Immunization awareness month in August is a national campaign created to stress the importance of making sure vaccines are up to date. Vaccinations are not only critical for the people in your life, but for beloved pets too.
Immunization Awareness Month
Ensuring that your dog has a long and healthy life is a priority for responsible pet owners. Vaccinations are a big part of making that a reality. Vaccination is still the most reliable method of disease prevention for people and pets alike. Although it isn’t without risk, the benefits heavily outweigh the limited amount of risk involved. As with everything health related concerning your dog, be sure to consult with your veterinarian to learn which vaccines your dog should have.
Which core vaccines should my dog receive?
According to the AAHA Canine Vaccination Guidelines, core vaccines for dogs include:
- Canine distemper: Affects the respiratory and nervous systems, and often is fatal
- Infectious hepatitis: Caused by adenovirus type-1, hepatitis can lead to acute or chronic liver inflammation
- Parvovirus: Causes severe vomiting, diarrhea, and dehydration as well as life-threatening sepsis in unprotected puppies
- Rabies: Causes progressive neurological problems and death, is transmitted when an infected animal bites, and can be transmitted to humans
Low Rider – Immunizes
Low Rider Dachshund Rescue FL makes sure that all the Low Rider dogs receive the life-saving vaccines they need. The dogs rescued by Low Rider of Florida are each fully vetted. Not only are they vaccinated, but they get medications, surgeries, dental care – and a variety of other treatments as needed.
Bambi is a Low Rider dog who is the perfect example. Abandoned at a kill shelter and virtually alone, little Bambi was in terrible condition. Along with needed vaccines, pain meds, and additional testing – Bambi received surgery to give her the use of her back legs. She is now receiving water treadmill therapy twice a week. Bambi is no longer alone, but is loved and cared for. You can learn more about her HERE.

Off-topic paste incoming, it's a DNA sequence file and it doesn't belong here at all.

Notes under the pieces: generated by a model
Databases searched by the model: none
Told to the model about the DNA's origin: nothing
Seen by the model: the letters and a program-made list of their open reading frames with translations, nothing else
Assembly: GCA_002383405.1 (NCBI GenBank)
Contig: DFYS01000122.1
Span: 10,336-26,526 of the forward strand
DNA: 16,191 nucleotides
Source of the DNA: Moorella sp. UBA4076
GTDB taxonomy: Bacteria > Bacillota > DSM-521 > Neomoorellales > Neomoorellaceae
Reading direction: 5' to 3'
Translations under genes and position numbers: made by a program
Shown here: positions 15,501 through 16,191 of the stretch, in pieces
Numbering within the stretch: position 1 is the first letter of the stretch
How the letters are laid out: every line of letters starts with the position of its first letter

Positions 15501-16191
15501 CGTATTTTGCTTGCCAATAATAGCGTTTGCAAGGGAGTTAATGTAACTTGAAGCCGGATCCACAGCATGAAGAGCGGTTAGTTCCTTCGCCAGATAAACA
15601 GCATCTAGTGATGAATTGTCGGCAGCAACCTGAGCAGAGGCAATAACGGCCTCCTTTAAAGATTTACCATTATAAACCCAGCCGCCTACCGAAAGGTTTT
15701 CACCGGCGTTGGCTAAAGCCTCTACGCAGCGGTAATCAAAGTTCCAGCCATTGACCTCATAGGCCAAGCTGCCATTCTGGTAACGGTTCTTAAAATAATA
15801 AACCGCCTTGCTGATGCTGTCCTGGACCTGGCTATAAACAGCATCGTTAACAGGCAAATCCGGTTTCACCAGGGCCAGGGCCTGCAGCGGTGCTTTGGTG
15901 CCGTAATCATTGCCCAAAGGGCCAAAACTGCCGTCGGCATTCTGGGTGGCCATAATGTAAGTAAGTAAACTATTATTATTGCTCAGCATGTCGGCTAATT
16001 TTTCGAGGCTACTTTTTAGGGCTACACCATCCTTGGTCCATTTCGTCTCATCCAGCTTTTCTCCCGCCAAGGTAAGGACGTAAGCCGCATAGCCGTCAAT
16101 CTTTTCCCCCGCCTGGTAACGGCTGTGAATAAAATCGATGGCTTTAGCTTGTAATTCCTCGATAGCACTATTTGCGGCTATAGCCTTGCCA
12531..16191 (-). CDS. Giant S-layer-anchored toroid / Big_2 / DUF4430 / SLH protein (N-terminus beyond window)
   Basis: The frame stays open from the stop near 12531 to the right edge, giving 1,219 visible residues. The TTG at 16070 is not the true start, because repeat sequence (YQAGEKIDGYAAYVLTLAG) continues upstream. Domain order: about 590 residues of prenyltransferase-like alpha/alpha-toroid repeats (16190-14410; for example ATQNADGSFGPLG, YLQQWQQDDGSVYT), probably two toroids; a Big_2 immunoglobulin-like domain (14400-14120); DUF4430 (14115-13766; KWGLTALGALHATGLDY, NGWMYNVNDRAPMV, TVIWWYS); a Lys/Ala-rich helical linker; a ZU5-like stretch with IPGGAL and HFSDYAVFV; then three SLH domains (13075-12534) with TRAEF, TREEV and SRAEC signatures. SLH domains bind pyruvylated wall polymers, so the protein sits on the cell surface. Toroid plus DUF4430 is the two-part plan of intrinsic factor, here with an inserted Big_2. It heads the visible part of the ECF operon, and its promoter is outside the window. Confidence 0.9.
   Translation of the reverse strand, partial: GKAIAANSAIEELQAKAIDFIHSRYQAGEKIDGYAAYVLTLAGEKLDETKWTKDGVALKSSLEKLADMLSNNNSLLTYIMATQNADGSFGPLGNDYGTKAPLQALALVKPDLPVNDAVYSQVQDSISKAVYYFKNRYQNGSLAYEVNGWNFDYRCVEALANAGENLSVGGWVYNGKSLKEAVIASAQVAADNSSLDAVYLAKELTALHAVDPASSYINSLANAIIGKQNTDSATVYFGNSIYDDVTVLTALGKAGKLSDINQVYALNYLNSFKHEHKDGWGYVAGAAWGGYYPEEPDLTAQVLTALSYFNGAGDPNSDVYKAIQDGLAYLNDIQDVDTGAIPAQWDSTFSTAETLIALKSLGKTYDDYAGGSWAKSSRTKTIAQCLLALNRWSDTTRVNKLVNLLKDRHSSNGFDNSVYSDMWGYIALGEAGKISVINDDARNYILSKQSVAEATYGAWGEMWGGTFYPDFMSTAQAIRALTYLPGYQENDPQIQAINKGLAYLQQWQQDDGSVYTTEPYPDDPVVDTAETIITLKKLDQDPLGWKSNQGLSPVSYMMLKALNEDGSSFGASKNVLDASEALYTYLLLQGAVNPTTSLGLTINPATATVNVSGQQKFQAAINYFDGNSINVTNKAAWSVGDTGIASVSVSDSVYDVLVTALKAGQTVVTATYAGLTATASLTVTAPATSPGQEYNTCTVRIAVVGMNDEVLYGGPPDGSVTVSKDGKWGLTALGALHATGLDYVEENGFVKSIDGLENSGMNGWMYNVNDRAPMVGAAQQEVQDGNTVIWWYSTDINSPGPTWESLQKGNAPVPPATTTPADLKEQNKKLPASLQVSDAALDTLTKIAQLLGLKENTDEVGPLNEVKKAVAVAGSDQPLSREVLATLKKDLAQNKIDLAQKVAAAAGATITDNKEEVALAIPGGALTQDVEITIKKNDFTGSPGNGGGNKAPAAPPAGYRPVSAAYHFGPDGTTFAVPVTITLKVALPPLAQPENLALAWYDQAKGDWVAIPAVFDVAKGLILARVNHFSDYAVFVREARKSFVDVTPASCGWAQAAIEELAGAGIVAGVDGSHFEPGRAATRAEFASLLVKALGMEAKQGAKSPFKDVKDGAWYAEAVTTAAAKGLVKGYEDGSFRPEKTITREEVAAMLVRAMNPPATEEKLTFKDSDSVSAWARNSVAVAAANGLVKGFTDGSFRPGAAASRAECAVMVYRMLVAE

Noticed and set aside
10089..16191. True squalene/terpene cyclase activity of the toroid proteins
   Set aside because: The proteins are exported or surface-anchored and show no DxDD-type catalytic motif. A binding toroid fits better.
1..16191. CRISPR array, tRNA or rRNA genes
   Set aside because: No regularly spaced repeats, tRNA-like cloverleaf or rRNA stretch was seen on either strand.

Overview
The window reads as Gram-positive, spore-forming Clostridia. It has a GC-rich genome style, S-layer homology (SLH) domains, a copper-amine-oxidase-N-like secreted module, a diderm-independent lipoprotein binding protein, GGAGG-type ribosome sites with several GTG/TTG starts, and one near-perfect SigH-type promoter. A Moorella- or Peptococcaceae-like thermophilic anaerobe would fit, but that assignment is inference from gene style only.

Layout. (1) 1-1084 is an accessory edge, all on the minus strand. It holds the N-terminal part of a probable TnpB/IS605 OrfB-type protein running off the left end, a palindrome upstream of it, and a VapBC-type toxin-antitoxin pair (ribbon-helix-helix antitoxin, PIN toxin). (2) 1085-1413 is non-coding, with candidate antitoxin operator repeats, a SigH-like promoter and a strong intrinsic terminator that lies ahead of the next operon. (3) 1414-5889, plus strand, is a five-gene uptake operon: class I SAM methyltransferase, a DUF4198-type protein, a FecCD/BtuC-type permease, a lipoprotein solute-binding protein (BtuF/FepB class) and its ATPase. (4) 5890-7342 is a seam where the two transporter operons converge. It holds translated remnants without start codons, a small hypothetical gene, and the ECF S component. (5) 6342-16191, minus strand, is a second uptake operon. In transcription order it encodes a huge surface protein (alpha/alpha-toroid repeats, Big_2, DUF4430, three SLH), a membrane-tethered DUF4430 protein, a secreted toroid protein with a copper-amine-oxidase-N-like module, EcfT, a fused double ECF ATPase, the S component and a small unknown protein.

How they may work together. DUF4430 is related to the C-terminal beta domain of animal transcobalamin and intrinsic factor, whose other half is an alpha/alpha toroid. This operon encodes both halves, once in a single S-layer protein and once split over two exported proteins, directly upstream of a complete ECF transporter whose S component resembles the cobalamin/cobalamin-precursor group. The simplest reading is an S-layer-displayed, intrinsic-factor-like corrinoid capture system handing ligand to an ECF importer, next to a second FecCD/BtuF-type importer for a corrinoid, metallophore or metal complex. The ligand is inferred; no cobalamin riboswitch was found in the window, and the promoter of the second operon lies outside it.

Vaccines Make a Difference
The most recent rabies report from the Centers for Disease Control and Prevention found that the number of reported rabid dogs climbed nearly 14 percent between 2014 and 2015. Today, about 60 to 70 dogs in the U.S. get rabies each year from wildlife. The vast majority of these dogs have not been vaccinated.
Today, about 60 to 70 dogs in the U.S. get rabies each year from wildlife. ~ Consumer Reports
Many of the illnesses we vaccinate for in the United States are life-threatening and the bugs that cause the illnesses are everywhere. Because we have been vaccinating for these diseases regularly for many years, some get lulled into a false sense of security. They don’t hear too many reports of the issues, and so they forget that the reason is because the vaccines are doing their job.
Prevention is the key. It’s critical to remember that the initial cause of the illnesses are alive and well. The microscopic bacteria and viruses haven’t disappeared, many of our animals are simply protected against them. Be sure your animals are among those who are!
Check with your vet to see what vaccines your beloved dog might need.